Netanyahu: There was nobody who didn’t love Uri Orbach
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Netanyahu: There was nobody who didn’t love Uri Orbach

Lawmakers from across the political spectrum mourn the death of the minister of Pensioner Affairs

Uri Orbach votes in the Jewish Home primary on November 13, 2012. (photo credit: Yossi Zeliger/Flash90)
Uri Orbach votes in the Jewish Home primary on November 13, 2012. (photo credit: Yossi Zeliger/Flash90)

Prime Minister Benjamin Netanyahu and ministers from across the political spectrum offered messages of condolence following the death of Jewish Home Minister Uri Orbach Monday morning.

Orbach, the Pensioner Affairs minister, passed away at Jerusalem’s Shaare Zedek Hospital at the age of 54 after fighting an unspecified blood illness.

“I grieve the passing of Uri Orbach, a minister in the Israeli government, writer, journalist, spiritual man and patriot of the Jewish people,” the prime minister said in a statement Monday.

“Uri charmed his audiences with his intellect and deep wisdom that came from deep within him,” Netanyahu said. “I’ve never met a single person who knew him and didn’t love him.”

Orbach was widely respected and liked throughout the Knesset, even by opponents from across the aisle.

Jewish Home party leader Naftali Bennett, a friend and colleague of Orbach, said at a meeting at the Conference of Presidents of Major American Jewish Organizations that “Uri was a good man. Uri had a huge Jewish spirit.”

Orbach was the one who brought Bennett into politics, the Jewish Home party leader recalled. “He had civil courage to stand up; even when there were 20 people in the room who thought otherwise, Uri stood up for his views,” Bennett said. “I’m going to miss Uri, my older brother. May he rest in peace.”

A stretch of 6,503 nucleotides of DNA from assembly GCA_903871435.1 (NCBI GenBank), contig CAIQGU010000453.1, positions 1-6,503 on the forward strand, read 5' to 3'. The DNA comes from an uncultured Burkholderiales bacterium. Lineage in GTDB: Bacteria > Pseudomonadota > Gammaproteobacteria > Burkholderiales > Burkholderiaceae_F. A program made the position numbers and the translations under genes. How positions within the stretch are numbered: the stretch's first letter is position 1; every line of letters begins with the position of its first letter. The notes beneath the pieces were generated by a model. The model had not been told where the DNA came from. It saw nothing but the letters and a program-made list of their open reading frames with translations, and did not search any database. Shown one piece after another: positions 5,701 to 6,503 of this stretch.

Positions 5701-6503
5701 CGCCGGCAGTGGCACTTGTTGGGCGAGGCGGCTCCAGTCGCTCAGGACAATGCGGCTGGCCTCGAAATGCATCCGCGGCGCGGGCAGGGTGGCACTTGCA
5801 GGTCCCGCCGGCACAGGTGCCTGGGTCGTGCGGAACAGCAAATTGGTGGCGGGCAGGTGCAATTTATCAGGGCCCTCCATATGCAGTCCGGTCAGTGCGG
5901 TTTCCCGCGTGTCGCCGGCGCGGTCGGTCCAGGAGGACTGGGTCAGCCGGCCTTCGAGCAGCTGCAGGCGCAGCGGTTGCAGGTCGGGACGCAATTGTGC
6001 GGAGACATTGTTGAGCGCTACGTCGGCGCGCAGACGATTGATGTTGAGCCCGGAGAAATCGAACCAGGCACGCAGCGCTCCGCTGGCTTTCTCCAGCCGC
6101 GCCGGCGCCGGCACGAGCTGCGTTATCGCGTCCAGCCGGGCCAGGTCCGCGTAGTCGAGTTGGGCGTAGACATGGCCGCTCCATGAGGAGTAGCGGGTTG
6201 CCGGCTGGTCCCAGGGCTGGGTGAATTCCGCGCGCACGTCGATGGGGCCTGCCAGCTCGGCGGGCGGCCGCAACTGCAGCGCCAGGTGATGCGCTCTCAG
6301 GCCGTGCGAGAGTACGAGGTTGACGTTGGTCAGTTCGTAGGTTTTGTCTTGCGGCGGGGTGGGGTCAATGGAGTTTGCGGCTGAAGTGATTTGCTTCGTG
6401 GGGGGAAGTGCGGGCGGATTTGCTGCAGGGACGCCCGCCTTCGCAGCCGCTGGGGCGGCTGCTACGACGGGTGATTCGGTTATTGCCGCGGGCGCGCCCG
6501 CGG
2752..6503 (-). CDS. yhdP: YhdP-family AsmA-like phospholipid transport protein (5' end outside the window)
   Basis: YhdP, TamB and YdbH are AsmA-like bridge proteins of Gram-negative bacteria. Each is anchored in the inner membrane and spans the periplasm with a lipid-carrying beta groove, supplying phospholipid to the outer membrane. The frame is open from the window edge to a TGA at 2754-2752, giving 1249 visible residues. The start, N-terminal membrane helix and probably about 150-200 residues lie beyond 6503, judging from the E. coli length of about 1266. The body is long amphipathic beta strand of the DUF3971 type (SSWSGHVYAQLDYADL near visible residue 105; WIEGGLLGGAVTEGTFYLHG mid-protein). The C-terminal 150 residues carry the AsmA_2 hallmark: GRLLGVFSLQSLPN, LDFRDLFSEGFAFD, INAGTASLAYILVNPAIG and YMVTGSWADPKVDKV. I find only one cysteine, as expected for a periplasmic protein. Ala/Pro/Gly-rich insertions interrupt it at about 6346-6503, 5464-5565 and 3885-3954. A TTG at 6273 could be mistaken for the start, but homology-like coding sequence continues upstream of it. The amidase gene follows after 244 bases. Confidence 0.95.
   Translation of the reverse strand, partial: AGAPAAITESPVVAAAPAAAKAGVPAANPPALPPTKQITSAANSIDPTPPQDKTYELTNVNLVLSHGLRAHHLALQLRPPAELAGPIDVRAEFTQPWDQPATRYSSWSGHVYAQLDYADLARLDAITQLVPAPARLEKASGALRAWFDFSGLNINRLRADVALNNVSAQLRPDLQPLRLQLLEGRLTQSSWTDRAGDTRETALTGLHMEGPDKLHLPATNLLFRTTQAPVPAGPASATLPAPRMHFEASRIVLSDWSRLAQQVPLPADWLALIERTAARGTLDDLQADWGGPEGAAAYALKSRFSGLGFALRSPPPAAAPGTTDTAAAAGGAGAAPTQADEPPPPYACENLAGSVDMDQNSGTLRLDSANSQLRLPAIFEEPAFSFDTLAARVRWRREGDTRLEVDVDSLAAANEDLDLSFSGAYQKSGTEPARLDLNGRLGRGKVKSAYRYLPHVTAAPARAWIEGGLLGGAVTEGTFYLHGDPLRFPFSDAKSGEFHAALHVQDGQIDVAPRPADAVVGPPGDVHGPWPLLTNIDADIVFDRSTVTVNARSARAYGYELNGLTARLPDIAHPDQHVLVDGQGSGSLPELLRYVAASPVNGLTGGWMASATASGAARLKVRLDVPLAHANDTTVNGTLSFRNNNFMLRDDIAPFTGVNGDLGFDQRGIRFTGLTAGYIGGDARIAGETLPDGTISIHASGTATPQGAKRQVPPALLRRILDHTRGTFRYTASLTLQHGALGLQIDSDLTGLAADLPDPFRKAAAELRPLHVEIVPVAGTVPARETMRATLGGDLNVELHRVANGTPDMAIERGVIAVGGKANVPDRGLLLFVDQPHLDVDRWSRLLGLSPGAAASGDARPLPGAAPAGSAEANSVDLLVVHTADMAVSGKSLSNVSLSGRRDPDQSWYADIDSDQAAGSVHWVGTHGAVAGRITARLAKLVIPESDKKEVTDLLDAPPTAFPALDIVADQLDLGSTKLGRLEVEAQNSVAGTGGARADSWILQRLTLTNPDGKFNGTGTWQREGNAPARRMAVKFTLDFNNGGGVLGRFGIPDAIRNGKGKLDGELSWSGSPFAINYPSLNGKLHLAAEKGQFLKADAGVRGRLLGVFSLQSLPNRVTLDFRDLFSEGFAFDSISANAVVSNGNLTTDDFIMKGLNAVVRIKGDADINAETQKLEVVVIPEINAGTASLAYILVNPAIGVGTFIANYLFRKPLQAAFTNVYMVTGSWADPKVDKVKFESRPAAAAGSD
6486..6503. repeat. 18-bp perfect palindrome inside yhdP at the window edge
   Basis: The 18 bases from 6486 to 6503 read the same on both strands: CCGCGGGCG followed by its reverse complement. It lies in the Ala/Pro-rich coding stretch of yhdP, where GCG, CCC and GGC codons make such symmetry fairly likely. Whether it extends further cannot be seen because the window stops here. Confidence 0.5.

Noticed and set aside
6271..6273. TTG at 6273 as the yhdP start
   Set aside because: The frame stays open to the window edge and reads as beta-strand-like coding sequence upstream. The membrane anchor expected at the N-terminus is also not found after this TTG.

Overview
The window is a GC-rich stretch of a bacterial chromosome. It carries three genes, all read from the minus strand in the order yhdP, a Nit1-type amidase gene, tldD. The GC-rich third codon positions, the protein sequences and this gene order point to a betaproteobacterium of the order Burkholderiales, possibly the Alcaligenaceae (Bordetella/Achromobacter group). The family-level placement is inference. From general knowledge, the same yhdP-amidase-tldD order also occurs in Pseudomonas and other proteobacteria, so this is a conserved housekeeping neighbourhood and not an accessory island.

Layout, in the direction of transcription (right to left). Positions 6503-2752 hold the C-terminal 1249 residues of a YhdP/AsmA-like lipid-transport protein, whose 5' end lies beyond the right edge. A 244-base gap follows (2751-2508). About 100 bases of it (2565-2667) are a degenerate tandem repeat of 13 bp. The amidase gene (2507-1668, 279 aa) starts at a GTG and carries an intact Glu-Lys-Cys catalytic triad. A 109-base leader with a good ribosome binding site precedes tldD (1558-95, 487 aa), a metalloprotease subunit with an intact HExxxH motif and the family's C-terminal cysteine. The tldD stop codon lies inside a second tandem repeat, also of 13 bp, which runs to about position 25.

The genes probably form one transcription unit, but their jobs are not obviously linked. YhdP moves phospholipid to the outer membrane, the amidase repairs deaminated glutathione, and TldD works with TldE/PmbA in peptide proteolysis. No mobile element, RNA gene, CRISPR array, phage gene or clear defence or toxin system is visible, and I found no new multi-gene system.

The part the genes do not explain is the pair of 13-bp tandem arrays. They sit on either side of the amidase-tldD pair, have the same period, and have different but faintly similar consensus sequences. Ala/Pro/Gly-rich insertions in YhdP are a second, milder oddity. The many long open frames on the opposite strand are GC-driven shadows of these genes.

Foreign Minister Avigdor Liberman called Orbach a central figure in Israel’s history in recent decades and said his enormous influence on Israeli society would always remain.

“Orbach succeeded in giving a voice to a large and important group in Israeli society, and was a man who knew well how to integrate a love of the land of Israel and the people of Israel. May he be of blessed memory,” he ended.

Yesh Atid party leader Yair Lapid also expressed his sorrow at the news of Orbach’s passing. “I will miss him and so will many others because he was a good, funny and caring man,” Lapid said during his address at the annual Institute for National Security Studies conference in Tel Aviv Monday. “He had something that is rare, a unique voice of his own. He thought as only he thought, and made us all think differently,” he continued.

Labor MK Shelly Yachimovich mourned Orbach on her Facebook page, saying: “My friend Uri Orbach passed away and it is sad and painful. It is unjust and maddening that the life of the best of all, the wisest of all, the most honest and most decent of all, the funniest of all — he is the one whose life was cut short, before his time.”

Orbach’s funeral began at  4:30 p.m. Monday in his hometown of Modiin. He is survived by his wife, Michal, and four children.

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